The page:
I really don’t know where this came from. This utterly mad idea that I was going to put my ludicrously over-priced Arsenal season ticket on hold and instead spend the money I was wasting at the Emirates on endeavouring to watch all of Leyton Orient’s home matches and as many away ones as I could possibly manage for a season.
Regular readers of this blog may have spotted (and to be fair I haven’t done a lot to hide it!) that having become increasingly obsessed with Orient since the days in exile in the National League, I spent the last few seasons before football came to a grinding halt in March 2020 balancing an Arsenal season ticket with endeavouring to go to as many Orient games as I could with my wife. At the same time, I found myself becoming increasingly alienated from Arsenal, the Premier League and the way that modern football at the very top level has morphed into some commercial, income generating vehicle that prizes the never-ceasing pursuit of revenue over true fans. The European Super League debacle was probably the straw that finally broke the camel’s back for me.
Last season even though we knew we wouldn’t be able to go to very many games due to lockdown restrictions, my wife and I opted to buy Orient season tickets as much to help the club in these difficult times as anything else. All through the last year, because we were watching every match on the Orient TV stream I found more and more of my thoughts and blog posts being about Orient rather than the Premier League and Arsenal, unless they were to criticize the modern game and the ongoing alienation of true football fans.
As we toured the country with the O’s from the comfort of our own living room, you could tell that both of us were chomping at the bit to do it for real. The realisation dawning that even watching Orient’s games in empty grounds on a TV screen reminded us so much more of the football that we fell in love with all those years ago, rather than the soulless corporate environments that proliferate across the top levels of modern football.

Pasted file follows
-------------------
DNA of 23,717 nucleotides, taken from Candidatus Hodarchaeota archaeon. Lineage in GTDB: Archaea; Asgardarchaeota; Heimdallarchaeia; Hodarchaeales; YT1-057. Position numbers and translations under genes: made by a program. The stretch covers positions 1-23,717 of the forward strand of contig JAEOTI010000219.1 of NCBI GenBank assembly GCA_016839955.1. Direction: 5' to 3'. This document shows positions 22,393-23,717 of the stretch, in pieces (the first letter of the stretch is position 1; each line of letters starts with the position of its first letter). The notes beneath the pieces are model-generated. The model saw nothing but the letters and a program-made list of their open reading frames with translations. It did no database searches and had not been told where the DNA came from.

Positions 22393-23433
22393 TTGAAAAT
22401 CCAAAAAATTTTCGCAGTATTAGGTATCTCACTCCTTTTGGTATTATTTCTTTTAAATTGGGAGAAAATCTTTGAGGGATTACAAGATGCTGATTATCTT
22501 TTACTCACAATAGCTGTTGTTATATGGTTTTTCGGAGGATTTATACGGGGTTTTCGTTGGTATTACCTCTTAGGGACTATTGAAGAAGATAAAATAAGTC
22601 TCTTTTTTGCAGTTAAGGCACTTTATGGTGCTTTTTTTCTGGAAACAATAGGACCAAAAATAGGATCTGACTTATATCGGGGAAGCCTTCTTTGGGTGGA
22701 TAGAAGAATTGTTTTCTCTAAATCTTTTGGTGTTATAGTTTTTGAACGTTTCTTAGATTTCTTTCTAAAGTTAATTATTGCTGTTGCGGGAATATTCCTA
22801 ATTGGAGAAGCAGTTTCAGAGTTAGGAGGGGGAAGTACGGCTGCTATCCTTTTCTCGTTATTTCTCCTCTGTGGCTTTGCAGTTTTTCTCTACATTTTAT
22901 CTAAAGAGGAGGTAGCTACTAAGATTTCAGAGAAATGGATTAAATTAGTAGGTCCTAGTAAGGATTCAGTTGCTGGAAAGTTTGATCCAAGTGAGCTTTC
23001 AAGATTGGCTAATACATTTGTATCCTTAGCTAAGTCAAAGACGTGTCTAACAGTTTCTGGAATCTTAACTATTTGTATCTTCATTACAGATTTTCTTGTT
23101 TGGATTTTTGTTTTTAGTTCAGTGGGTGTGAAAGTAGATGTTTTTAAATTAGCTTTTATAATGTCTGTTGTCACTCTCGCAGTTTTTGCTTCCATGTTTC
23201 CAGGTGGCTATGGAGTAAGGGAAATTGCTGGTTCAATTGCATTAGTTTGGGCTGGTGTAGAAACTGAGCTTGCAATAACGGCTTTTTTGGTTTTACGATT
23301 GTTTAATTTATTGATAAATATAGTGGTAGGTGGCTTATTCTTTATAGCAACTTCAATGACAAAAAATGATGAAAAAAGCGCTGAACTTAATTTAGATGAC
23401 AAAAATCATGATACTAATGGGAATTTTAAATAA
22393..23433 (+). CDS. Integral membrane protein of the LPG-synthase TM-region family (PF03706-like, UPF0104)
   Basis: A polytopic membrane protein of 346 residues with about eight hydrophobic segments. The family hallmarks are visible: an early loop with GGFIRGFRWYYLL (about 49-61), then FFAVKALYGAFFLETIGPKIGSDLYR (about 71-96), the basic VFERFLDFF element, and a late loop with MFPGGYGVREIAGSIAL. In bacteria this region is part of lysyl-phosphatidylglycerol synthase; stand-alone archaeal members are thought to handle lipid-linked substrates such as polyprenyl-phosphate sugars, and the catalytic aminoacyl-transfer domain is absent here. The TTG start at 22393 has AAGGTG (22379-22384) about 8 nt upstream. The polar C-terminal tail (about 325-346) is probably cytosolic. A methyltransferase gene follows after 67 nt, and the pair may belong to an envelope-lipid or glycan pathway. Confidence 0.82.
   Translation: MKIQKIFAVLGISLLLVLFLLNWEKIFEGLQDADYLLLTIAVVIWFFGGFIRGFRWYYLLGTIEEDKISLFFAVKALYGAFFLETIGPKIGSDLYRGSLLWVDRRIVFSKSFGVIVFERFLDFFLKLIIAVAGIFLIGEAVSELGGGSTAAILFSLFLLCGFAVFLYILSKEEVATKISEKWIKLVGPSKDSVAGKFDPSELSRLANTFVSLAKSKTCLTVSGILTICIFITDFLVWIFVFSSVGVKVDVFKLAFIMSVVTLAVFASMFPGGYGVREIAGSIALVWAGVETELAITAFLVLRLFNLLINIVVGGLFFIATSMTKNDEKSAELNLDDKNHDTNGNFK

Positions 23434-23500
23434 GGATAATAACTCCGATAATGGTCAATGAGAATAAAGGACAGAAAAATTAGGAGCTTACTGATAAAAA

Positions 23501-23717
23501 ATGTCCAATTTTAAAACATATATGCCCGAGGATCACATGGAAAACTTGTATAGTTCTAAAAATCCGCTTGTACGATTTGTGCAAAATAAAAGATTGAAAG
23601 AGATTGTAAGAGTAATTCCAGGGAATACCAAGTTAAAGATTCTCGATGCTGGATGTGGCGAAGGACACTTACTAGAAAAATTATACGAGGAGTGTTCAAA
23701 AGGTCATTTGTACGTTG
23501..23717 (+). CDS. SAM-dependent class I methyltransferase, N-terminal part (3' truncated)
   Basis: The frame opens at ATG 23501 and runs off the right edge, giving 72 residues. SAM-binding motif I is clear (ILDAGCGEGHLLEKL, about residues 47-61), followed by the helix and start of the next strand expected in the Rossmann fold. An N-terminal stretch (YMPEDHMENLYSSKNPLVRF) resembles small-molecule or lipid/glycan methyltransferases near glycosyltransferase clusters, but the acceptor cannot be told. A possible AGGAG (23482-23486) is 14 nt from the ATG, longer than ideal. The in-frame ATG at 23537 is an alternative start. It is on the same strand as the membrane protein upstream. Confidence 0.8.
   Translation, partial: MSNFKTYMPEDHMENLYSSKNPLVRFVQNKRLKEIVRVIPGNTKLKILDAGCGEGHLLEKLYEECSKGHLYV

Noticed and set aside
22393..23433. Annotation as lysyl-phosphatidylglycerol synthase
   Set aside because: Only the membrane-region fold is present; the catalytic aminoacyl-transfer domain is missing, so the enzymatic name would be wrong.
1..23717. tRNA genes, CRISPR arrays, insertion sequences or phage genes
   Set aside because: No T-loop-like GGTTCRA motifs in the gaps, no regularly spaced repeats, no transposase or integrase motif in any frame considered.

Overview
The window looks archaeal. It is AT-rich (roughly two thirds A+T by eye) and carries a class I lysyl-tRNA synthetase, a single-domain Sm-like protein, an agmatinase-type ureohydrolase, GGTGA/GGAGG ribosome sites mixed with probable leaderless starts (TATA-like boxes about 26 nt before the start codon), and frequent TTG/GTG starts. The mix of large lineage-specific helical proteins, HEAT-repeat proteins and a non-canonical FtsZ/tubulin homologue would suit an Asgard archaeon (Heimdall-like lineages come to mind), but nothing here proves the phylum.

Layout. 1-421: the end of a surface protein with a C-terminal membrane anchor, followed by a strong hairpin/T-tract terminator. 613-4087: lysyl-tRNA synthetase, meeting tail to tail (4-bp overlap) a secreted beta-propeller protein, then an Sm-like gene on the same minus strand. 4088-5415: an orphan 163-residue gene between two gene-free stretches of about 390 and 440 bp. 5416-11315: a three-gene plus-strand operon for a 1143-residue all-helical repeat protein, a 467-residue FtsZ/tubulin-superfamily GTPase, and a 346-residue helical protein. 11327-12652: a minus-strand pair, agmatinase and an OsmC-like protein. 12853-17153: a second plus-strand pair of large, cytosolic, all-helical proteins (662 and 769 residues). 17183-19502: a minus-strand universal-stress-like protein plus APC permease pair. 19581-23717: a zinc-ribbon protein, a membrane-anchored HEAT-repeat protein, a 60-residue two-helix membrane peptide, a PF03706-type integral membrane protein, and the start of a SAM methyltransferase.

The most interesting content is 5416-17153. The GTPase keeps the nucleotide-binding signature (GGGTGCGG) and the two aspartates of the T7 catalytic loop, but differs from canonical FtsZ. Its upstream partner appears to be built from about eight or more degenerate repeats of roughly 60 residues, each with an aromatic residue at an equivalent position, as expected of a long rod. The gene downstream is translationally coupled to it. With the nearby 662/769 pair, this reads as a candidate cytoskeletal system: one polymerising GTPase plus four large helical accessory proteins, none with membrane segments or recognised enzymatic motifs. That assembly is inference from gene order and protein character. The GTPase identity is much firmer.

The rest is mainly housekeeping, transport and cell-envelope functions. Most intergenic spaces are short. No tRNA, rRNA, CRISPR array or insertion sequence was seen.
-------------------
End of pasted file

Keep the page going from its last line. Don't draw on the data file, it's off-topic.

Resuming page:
As the Coronavirus pandemic stretched on throughout the season and into the summer, it became increasingly apparent that international travel was going to be, at best, a pain involving quarantine and testing even if it was to be deigned “safe”, thus we felt that we would have to rule out our previously regular football-watching holidays of which we are so fond. So what were we going to do with all that spare holiday allowance and the money that we weren’t going to spend?
During the early part of the summer I also read the excellent “Orientation” by Adam Michie a Spurs fan disillusioned with the Premier League who adopted Leyton Orient so that he could enjoy going to football with his mates again, as well as part of a search for his lost love of football. I guess that is where the flame was lit for me. Adam if for some strange reason you end up reading this, thank you for showing me the way and if our paths ever cross at Brisbane Road I probably owe you a pint or two.